The Georgia Association of the Deaf is a 501(c)3 nonprofit organization. We promote the rights of Deaf Georgians and hard-of-hearing citizens. American Sign Language provides us with complete access to communication. We support Bilingual ASL/English education, the highest quality of education for all deaf children and adults in our state.

Just over 100 years ago, in 1913, the great Deaf leader George W. Veditz, then President of the National Association of the Deaf, presented a 14-minute film, “The Preservation of the Sign Language,” that still carries a powerful message. He called ASL “the noblest gift God has given to deaf people,” and asked that we “cherish and protect” it. We are still actively advocating for the right to learn, speak, and teach ASL. Veditz’s film, one of the Deaf community’s treasures, was recognized by the Library of Congress and included in the National Film Registry in 2010.*

After we reviewed both of your letters — “Response to Washington Post article about Nyle DiMarco/Dispelling Myths about Deafness” and “AG Bell Responds to Letters about Nyle DiMarco” — we had to respond. The first letter states that “The Alexander Graham Bell Association for the Deaf and Hard of Hearing applauds DiMarco?s achievements and recognizes that American Sign Language (ASL) exists as a communication option for deaf children.” Then your second letter states “AG Bell continues to recognize ASL as a FULLY accessible, visual language.” If you recognize the value of ASL and are advocating for the families of deaf or hard-of-hearing children, then why don’t we see your organization supporting the Deaf community by encouraging parents to use ASL?

The second letter notes that your organization “believes that all deaf or hard of hearing children should receive dedicated, quality services to develop and maintain communication, language and literacy skills.” These services should include ASL for the benefit of deaf and hard-of-hearing children and adults. AGBell affirms that ASL is a fully accessible language, yet both letters contradict each other, which makes it difficult to accept your position.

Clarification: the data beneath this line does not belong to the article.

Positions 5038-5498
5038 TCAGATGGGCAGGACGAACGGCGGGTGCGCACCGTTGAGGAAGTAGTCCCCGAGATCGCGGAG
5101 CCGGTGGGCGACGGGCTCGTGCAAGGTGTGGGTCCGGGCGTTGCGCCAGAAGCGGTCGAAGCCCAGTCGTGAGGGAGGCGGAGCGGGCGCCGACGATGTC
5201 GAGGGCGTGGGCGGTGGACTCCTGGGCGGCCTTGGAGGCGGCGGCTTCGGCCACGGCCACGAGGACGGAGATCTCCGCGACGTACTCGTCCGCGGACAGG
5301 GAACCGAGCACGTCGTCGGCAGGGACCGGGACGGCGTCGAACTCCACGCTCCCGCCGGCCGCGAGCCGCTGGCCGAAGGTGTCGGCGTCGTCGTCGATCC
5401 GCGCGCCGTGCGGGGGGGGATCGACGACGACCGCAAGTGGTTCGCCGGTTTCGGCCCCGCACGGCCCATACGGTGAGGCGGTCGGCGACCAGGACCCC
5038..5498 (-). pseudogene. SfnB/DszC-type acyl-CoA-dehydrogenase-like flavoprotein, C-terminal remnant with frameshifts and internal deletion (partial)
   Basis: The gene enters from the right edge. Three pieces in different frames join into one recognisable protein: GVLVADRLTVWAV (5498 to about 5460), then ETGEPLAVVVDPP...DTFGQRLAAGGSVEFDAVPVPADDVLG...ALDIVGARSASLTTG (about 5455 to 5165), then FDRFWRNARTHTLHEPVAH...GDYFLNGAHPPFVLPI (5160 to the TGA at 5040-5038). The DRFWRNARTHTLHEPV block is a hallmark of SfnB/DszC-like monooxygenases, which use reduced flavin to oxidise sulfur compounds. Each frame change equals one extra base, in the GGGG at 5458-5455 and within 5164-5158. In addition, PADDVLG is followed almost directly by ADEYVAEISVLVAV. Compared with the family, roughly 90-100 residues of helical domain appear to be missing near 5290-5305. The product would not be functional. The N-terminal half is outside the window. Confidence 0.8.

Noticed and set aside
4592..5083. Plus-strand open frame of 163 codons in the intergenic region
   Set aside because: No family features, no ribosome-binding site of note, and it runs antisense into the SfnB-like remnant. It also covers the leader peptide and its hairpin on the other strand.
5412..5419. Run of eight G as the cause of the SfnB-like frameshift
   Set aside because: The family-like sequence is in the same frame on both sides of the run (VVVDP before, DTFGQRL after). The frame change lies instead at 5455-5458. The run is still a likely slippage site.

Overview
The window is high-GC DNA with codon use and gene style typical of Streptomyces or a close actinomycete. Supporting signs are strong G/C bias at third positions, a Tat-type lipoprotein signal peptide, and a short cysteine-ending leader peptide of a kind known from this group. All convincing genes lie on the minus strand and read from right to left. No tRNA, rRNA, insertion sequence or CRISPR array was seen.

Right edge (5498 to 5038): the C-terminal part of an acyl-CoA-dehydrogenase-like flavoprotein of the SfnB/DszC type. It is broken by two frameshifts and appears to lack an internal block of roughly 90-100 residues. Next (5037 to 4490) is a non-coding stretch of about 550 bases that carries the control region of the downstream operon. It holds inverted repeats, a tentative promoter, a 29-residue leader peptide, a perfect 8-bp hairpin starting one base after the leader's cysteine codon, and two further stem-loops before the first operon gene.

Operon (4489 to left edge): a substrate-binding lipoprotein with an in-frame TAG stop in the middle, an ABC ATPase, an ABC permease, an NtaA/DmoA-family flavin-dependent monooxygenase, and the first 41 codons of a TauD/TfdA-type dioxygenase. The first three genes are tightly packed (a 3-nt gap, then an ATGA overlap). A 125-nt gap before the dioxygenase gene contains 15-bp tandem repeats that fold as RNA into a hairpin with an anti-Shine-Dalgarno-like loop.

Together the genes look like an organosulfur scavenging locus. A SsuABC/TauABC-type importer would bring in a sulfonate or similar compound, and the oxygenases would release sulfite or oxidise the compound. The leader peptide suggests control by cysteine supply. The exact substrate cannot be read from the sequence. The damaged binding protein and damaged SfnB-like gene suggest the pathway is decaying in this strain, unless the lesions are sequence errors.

In June 2015, Matthew S. Moore gave a stirring keynote address at the GAD Conference. To borrow his title and theme, we would like to remind you of “the three R?s: Responsibility, Respect, and Reality.”

It is your Responsibility to gather the facts and research all methods of language development for Deaf and hard-of-hearing children and adults, including ASL. Your organization should recognize ASL even if it is not a spoken but a visual language. Listen and Spoken Language (your exceedingly misleading term) = Struggle for Deaf and hard-of-hearing children. Many of them have suffered from language deprivation. A good number of those “AGBell alumni” have sent letters to you, but none of them have received a response.

Your organization needs to Respect the Deaf community. Respect for our community and not denigrating us because of our choice to use ASL. Limiting our ability to communicate to spoken language alone does not work. Your organization has not been willing to listen and understand that we have the ability to do many things except hear. Listen and Spoken Language = Contradiction by not listening.

The Reality: Your organization’s name includes the phrase “Association for the Deaf and Hard of Hearing.” But your mission statements and core values are basically for those who have a hearing loss with emphasis on spoken language. Your philosophy of Listening and Spoken Language is an absolute EPIC FAILURE as far as the Deaf and hard-of-hearing who chooses to use ASL!

Sincerely,

Georgia Association of the Deaf Executive Board

Robert Green, President
Wade Doster, Vice President
Shannon Biezenbos, Secretary
Patricia Patton, Treasurer

Cc: Sarah Polus, Washington Post

* “News from the Library Congress”, December 28, 2010. (https://www.loc.gov/today/pr/2010/10-273.html)